It’s clear that the Jim Beam Distiller’s Series Bourbon is a very different bottling than regular Jim Beam or Jim Beam Black. I think the company is soft-selling the quality of this product by focusing on the family history and attractive packaging. I get the desire to honor the family tradition. But in my mind, the honor comes in making a bourbon that I, as an enthusiast, will enjoy drinking. What’s on the outside of the bottle just isn’t as important. But your mileage may vary…

Go below the fold for the history of seven generations of Beam master distillers.

The seven generations shown on “The Distiller Series” bottle include:
—Jacob Beam: Founder of the Jim Beam family of distillers, Jacob made a name for himself across the country with his Old Jake Beam Sour Mash, brought to market in 1795.

—David Beam: Youngest son of Jacob Beam, David adapted new techniques, including copper stills, to meet soaring demand for Old Jake Whiskey.

—David M. Beam: Known as the steady hand during the Civil War, David gambled 60 years of his family’s legacy by dismantling the distillery formerly located in Washington County, Kentucky and rebuilding it in Nelson County by the Louisville and Nashville railroad. The gamble paid off, because with its newly acquired ability to ship product both north and south, The D.M. Beam Company gained a national following.

—James “Jim” Beauregard Beam: Jim Beam grew the family whiskey, now named Old Tub, to more than 10,000 barrels per year until Prohibition brought production to a halt. Following the repeal of Prohibition, at age 70, Jim and his son T. Jeremiah rebuilt the distillery by hand in 120 days. He shed the Old Tub name for Colonel James B. Beam, better known as Jim Beam Kentucky Straight Bourbon Whiskey, which is still the name today.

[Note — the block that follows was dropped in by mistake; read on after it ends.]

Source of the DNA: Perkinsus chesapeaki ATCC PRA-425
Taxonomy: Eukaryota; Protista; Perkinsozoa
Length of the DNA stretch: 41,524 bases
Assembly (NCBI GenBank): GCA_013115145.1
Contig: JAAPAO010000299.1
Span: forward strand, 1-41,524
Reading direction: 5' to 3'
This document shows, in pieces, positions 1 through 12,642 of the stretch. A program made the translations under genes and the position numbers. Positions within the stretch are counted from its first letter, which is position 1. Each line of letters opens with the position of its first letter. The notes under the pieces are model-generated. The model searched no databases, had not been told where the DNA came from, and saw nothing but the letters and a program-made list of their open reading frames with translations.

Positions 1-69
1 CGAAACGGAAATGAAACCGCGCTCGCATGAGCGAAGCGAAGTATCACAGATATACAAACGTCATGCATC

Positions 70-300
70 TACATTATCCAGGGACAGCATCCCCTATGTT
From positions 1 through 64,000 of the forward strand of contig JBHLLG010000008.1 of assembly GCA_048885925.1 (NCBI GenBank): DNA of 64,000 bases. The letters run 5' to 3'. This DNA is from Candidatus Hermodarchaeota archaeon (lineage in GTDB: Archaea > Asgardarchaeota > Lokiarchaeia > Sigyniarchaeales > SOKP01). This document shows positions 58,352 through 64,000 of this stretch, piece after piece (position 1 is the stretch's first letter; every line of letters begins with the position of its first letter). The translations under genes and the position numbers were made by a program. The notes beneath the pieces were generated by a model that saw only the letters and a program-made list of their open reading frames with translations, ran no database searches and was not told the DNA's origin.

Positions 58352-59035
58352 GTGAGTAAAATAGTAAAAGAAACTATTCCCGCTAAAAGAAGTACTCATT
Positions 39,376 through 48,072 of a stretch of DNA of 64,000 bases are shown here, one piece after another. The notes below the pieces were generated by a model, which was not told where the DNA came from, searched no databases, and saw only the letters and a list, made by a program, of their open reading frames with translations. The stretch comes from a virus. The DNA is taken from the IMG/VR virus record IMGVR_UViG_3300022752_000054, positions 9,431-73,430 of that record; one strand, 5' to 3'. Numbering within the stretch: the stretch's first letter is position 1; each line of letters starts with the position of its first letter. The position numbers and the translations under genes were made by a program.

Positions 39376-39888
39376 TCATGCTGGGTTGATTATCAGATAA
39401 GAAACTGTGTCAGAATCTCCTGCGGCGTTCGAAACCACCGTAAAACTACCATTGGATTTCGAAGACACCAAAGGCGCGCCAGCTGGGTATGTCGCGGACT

—T. Jeremiah Beam: Following the repeal of Prohibition, T. Jeremiah was determined to expand the distillery and maintain the quality standards his family had set years before. Known throughout Kentucky as a bourbon fanatic, T. Jeremiah’s reign represents a legendary and inspirational chapter in the Jim Beam history.

—Booker Noe: After more than 40 years of distilling, Booker increased production 12 times and created The Small Batch Bourbon Collection® straight from the barrel.

—Frederick “Fred” Booker Noe III: Fred is the seventh generation distiller of Jim Beam, and is carrying forward the family legacy today. Fred was added to the traditional Jim Beam bottle label in September 2007.



  1. Saw this on the shelf at my local bourbon retailer. Being a bourbon enthusiast, i completely agree what’s in the bottle is way more important than what’s on the outside…that said, the bourbon is surprisingly smooth. Oak and Cherry hit me first, but pepper is in there for sure, i get the rum reference. I’d say it might be single malt, but i know that Beam mixes for consistency. Not alot of the burn of a comparably priced bourbon. A good buy at $20-22. Way better than regular Jim or JD. Almost dead even with Gentlemen Jack, perhaps a bit better. Not as smooth as JD single barrel or yeah Maker’s Mark in the 30-40 Range, but a damn good buy.

    A- 93 of possible 100

    N.O. Louisiana

  2. Sam’s Club is running a sale on this. I got a fifth for $9.98.

    • Was curious to know if the brand Old Tub, is still being sold?? Thank you


  3. Bought this Whisky today and I wish I hadn’t. Tastes chemically and quite honestly, worth every penny (it was cheap).

  4. I bought this at Christmas 2012 for about $12 at an AZ Walmart. Very happy with it. Unlike Jim Beam or JB Black, this can be sipped. I liked it on the rocks. Excellent whiskey for the money…but still prefer Makers Mark for sipping neat!